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Full text of "Elegy in Autumn: In Memory of Frank Dempster Sherman"

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NEW YORK PUBLIC LIBRARY 



C lin t on Sc pllard iBsq. and 
Frederic Fairchild Sherman 
December 18. 1917 



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ELEGY IN AUTUMN 

IN MEMORY OF 
pRAin: Dempsi^r Sherman 

BY 

Clinton Scoixard 



NEW TORK 

Frederic Fairchild Sherman 

MCMXVII 



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THE Tii^W YOr^K 
POBLiC LIBRARY 

822301 

ASTOR LttTO:^ KWD 



Copyrigbtt 1917. by 



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ELEGY IN AUTUMN 



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I 

Mother in smg, you who have ffxne before 

Al<x^ hr inccnnmunicabte ways, 
Leavii^ me here upon this momd dune, 

A bondman to the tyrant nights and days, 
Across the dis^nce, hail I 
Th(H^ Time may sever, and we meet no more. 
Yet what shall Time avail I 



D 

Twas Autumn when we first set hand to hand. 

And eye to eye, in loyal cotnrade^p; 
Drowsed with a draught of Beauty seemed the land. 
As it had raised a goldm cup to lip; 
But you embodied Spring, 
Its harvest hc^ies, its deeds in joyance planned, 
Its brave adventuring. 



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m 

I can recaU your buoyance, — can recall 

The st^-sown hours beneath the Cambridge trees, 
When o*er us wheeled the bright processional 
Of bold Ori<»i and the Pleiades, 
And how we strolled along 
Lai^terfiil, and oblivious to all 

Save die sweet thrall c^Sot^. 



IV 
Youth has its visions and its fervors; yours 

Were lovii^y enlinked with Poesy; 
You dreamed the dream that many an one allures. 
The vernal dream where life is harmony. 
And though the years estrai^oJ 
Your full allegiaiKe, somethir^ still assures 
My heart you never changed. 



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V 
What merriment was ours those shut-in ni^ts 

When WintCT, damcvous at the casement, cried ! 
W^t dear assodarion, vAat delights 
As we in friendly emulation vied, 
While Aspiratiai s cruse 
Was bimmed for us, beholding on dim heights 
The presence of the Muse ! 



VI 
And then there opened wider paths to tread 

When Love, with Sor^, beguiled you on and (mt.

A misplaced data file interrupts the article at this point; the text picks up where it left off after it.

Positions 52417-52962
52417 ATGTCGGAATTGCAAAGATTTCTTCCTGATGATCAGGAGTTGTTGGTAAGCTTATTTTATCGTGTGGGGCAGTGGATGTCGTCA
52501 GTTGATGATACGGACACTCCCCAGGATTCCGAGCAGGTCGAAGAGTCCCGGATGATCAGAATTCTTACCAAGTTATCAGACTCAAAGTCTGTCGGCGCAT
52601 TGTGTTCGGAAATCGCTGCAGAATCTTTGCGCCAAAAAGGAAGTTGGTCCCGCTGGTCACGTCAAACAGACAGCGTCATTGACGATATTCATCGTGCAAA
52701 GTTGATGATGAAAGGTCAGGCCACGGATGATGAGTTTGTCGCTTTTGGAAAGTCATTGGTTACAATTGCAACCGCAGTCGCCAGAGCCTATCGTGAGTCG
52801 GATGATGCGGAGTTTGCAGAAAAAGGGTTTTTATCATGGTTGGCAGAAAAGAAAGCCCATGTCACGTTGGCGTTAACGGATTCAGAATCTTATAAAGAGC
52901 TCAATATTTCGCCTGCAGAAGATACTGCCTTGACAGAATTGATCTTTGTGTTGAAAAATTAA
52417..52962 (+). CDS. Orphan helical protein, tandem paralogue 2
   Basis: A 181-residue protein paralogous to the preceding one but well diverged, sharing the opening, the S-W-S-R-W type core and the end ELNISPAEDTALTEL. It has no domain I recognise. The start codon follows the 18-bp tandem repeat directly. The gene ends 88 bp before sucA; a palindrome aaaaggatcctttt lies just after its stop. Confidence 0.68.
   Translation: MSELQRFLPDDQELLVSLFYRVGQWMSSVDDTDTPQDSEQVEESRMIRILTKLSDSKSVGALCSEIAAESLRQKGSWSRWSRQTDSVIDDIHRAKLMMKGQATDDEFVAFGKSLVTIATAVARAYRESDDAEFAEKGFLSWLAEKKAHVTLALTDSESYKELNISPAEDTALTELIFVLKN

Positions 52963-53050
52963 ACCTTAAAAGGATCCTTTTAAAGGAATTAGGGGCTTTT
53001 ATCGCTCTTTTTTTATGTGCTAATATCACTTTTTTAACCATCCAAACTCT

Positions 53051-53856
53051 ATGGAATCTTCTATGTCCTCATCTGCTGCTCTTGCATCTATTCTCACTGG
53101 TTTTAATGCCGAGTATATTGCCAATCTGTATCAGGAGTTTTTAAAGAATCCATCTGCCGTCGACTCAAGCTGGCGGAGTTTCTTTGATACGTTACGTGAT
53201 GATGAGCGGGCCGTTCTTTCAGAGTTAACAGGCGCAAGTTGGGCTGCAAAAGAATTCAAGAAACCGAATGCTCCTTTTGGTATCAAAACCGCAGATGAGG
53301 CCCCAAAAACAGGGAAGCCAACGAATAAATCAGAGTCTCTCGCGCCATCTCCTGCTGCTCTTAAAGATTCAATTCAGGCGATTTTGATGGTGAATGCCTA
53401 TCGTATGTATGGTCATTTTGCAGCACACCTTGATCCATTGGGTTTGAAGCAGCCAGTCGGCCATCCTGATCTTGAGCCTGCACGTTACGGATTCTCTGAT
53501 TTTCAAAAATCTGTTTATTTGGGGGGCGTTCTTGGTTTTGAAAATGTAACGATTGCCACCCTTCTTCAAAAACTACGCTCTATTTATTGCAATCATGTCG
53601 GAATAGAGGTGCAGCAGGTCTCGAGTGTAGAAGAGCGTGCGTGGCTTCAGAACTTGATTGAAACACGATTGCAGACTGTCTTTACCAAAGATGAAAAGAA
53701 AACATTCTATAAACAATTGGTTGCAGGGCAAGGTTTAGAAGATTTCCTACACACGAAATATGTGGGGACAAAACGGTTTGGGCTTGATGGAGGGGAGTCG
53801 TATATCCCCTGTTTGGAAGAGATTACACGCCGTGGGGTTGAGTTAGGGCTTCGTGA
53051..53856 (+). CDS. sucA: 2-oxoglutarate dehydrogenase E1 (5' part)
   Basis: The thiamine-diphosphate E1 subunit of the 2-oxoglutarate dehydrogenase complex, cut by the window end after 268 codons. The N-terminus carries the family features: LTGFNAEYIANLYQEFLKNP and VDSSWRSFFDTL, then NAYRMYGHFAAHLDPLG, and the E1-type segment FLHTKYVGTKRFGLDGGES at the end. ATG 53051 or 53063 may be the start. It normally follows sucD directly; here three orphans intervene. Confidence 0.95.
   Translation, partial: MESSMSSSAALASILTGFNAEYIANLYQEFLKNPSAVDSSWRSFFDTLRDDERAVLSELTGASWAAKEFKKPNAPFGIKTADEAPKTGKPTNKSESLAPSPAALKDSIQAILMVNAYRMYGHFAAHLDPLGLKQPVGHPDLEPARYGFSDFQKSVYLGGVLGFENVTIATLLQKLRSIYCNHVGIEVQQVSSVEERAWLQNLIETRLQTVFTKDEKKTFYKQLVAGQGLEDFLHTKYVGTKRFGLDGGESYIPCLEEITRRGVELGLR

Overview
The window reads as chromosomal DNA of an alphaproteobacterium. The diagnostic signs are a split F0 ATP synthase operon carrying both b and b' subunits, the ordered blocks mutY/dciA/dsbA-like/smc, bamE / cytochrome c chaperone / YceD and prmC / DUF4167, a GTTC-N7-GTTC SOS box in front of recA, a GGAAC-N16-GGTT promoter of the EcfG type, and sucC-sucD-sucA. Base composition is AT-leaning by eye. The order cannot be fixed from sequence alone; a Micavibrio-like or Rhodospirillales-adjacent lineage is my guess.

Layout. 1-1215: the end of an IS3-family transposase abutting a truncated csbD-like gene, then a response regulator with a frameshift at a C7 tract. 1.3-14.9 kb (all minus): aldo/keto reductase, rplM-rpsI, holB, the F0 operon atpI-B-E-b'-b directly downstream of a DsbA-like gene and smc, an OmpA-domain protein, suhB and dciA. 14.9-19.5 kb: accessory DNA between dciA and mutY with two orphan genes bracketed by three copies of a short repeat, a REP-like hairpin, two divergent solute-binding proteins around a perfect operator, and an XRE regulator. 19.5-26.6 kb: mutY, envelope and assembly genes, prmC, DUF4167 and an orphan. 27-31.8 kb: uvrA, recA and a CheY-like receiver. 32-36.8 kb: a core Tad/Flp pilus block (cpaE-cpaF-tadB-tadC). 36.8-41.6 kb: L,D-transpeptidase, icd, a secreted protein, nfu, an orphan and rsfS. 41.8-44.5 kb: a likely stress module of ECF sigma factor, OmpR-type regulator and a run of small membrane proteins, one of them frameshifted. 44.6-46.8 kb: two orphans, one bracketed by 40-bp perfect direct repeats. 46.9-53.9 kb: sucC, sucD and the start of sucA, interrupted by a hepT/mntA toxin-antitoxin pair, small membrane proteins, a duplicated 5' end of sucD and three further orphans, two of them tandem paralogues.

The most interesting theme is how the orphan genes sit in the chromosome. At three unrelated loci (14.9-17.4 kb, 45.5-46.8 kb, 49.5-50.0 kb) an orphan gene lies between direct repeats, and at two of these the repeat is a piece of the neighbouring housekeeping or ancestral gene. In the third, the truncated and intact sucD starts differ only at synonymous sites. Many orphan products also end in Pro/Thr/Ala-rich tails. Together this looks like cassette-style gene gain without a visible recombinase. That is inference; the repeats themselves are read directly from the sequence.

While Art around your feet unfeltcrii^ shed 
Its luminous lig^t, irradiant as the dawn; 
Thougji you saw many part 
Frcnn deities l<x^ worshipped, you wete wed 
Inalienably to Art 



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vn 

What though die rigid chains of ctrcutns&ince 
Oft held YOU in the trammels d die town. 
Your heart went woodward where the &ihes daiKe 
What time the moon its silvery dieen sifts dowa 
You loved the reeds and rills, 
Hk sea, the shore, their glamour and romance, 
And all the clin^ni^ hills. 



Vffl 
And when you made escape, and sensed the wild 

Aromas beat about you, whoi you &red 
By trades unwonted, like an unleasheddiild 
You gleefully your gay abandrai s^iared. 
Care &om ycnir Moulders thrown. 
You seemed an Ariel spirit, long exiled, 
Come bade unto its own. 



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K 
With ^adous Memory again I go 

To tread widi you where meads are green and gold, 
Where upland slopes are strewn with daisy-snow. 
And bee-balm. torches li^t the flocks to fold, 
And willow branches wzve 
Above Oriskany, singing far below 
Its liquid summer stave. 



X 

Now south we sail where stormy currents meet 
Round the wind4iarassed cape of Hatteras, 
Beyond whose beacons^ when the tides retreat. 
The wide sea-mirror is like bumidied glass; 
There, "mid the drowsy calms, 
As PoTKe de Leon did of yore, we greet 
The tall Ploridian palms. 



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XI 
Hate down the live-oak aisles 'ds ours to stray 

With wraiths of many a stem cc»iqiustad(»-, 
TlKse vani^ied warriors of an elder day 

When gtay San Marco bore the brunt of war; 
Hexe we in revery lean 
Upcm die Tan^)arts beetling o'er the bay, 

AikI watdi die shifting scene; — 



xn 

The boats diat dip and dart like living thit^